Haas: Son can use Presidents Cup as stepping stone


Days after captaining the U.S. team to a dramatic victory at the Presidents Cup, Jay Haas reflected on what it meant to hoist the trophy in South Korea and have his son, Bill, tally the clinching point.

Haas said the week in Incheon created "lifetime memories," although the script nearly didn't go as planned. He said that he expected to slot Bill anywhere from No. 5 to No. 12 in Sunday's singles lineup, and he ended up placing his son in the anchor match against Korean Sangmoon Bae. With the U.S. beginning the final session with a one-point lead, it seemed for a while that Haas' point might not factor in the ultimate outcome.

"As the day went on early, there were a lot of red numbers on the board," Haas said Wednesday on "Morning Drive." "We had I think at one time nine leads, two losses and one tie early in the day. It looked like it was going to be a pretty comfortable day, and obviously it was not."

The International team rallied to tie the score with only Bill Haas' match remaining. The captain said there was no "ulterior motive" in having the cup decided by his son's match, but when Bae struggled around the 18th green with Bill safely aboard, the emotions of the situation began to sink in.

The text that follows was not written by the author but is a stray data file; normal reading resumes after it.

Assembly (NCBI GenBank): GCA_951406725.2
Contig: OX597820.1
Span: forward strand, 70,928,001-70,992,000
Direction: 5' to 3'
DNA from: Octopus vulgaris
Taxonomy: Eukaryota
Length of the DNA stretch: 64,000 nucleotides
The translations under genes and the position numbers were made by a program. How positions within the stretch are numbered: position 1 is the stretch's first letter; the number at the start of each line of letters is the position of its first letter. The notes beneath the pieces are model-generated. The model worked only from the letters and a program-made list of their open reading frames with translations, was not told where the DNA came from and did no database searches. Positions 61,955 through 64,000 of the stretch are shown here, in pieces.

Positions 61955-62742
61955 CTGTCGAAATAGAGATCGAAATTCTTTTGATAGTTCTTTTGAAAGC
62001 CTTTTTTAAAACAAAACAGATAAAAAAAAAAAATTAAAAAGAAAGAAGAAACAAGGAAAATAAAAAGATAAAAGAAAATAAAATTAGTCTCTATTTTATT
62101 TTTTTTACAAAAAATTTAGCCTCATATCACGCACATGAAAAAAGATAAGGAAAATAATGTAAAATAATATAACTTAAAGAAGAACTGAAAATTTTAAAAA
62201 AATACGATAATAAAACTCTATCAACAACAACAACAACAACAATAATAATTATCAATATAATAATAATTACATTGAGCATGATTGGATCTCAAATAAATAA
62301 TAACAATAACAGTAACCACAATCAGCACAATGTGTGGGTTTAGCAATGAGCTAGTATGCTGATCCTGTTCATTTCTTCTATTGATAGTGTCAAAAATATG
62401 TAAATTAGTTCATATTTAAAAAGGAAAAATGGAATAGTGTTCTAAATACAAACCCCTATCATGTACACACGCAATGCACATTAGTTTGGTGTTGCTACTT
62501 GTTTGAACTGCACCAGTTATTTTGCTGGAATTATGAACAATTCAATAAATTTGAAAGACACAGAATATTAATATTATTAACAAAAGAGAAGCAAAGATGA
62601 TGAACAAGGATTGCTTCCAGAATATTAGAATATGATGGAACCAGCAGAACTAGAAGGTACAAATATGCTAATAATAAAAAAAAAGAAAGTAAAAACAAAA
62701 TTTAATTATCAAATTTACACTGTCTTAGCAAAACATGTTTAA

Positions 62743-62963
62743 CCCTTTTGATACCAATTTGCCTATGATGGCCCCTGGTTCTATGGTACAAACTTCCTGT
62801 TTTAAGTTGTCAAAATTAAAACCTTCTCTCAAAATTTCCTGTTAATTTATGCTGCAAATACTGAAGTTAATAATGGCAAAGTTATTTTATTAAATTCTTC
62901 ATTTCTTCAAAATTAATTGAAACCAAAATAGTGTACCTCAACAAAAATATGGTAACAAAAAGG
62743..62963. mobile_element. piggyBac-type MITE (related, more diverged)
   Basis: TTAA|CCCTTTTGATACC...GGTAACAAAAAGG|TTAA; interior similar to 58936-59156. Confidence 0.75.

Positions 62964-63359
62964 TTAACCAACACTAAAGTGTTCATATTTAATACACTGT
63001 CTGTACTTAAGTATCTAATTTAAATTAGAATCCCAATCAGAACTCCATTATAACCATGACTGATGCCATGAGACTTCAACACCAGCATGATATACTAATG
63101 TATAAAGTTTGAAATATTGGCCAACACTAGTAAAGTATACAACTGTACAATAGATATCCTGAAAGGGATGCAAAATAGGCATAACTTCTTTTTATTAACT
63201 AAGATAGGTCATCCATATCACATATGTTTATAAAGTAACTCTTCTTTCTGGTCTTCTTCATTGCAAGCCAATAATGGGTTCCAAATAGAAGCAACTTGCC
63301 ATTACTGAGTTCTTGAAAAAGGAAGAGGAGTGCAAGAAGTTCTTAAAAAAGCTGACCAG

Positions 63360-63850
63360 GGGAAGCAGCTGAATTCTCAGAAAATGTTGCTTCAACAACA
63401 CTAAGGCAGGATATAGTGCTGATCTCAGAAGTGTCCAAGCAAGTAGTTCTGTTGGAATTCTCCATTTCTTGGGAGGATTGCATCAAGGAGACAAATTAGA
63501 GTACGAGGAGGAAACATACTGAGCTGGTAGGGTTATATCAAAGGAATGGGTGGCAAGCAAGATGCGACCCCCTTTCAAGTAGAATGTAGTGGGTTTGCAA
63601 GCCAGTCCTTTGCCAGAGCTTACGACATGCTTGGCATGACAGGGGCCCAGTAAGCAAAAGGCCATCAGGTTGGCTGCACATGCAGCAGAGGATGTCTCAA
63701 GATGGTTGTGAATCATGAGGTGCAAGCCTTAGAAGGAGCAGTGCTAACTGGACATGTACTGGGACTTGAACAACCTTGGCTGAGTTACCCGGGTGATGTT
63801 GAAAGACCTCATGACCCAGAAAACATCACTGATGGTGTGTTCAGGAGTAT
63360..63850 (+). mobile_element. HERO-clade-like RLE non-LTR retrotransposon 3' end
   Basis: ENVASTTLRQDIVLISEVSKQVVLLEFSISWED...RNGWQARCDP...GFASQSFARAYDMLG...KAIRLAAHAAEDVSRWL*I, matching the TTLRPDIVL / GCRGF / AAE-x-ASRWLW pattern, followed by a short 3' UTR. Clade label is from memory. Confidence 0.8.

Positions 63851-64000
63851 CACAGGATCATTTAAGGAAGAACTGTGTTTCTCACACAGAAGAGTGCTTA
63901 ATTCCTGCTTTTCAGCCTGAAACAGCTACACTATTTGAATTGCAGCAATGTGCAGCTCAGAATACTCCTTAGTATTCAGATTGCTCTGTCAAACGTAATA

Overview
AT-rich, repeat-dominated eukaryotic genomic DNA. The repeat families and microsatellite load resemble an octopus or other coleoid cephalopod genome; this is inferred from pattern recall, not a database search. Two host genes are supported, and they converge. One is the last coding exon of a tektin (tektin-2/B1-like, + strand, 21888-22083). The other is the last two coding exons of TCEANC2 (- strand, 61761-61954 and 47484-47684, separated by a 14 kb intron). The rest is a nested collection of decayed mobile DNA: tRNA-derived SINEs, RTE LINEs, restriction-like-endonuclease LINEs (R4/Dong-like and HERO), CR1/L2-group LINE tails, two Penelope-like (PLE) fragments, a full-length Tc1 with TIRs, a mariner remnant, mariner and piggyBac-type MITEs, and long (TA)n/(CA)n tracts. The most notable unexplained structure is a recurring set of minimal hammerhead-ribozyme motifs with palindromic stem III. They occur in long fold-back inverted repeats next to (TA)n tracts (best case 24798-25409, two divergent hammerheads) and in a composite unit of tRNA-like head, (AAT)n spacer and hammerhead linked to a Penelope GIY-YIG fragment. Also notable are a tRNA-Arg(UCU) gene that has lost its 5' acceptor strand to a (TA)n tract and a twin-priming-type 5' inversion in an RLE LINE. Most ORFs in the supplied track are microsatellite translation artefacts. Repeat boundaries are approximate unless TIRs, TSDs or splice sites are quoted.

"I think it hit me right then, that we were going to win and he was going to win his point at the end there," Haas said. "It was going to be a terrific 18th-green scene and everything, and it just kind of came all over me."

Bill has carved a successful PGA Tour career for himself, including six wins and the 2011 FedEx Cup. But his father believes that the confidence boost he received from his clutch performance in South Korea could lead him to greater heights.

"He's certainly proved to himself that he can withstand quite a bit of pressure," he said. "He should take away that he can do this, and he can jump to the next level and then beyond. It's up to him. He's obviously physically very gifted, as a lot of guys are. But it's a mental game when it comes down to it, when you get to those levels to try to get through another hurdle."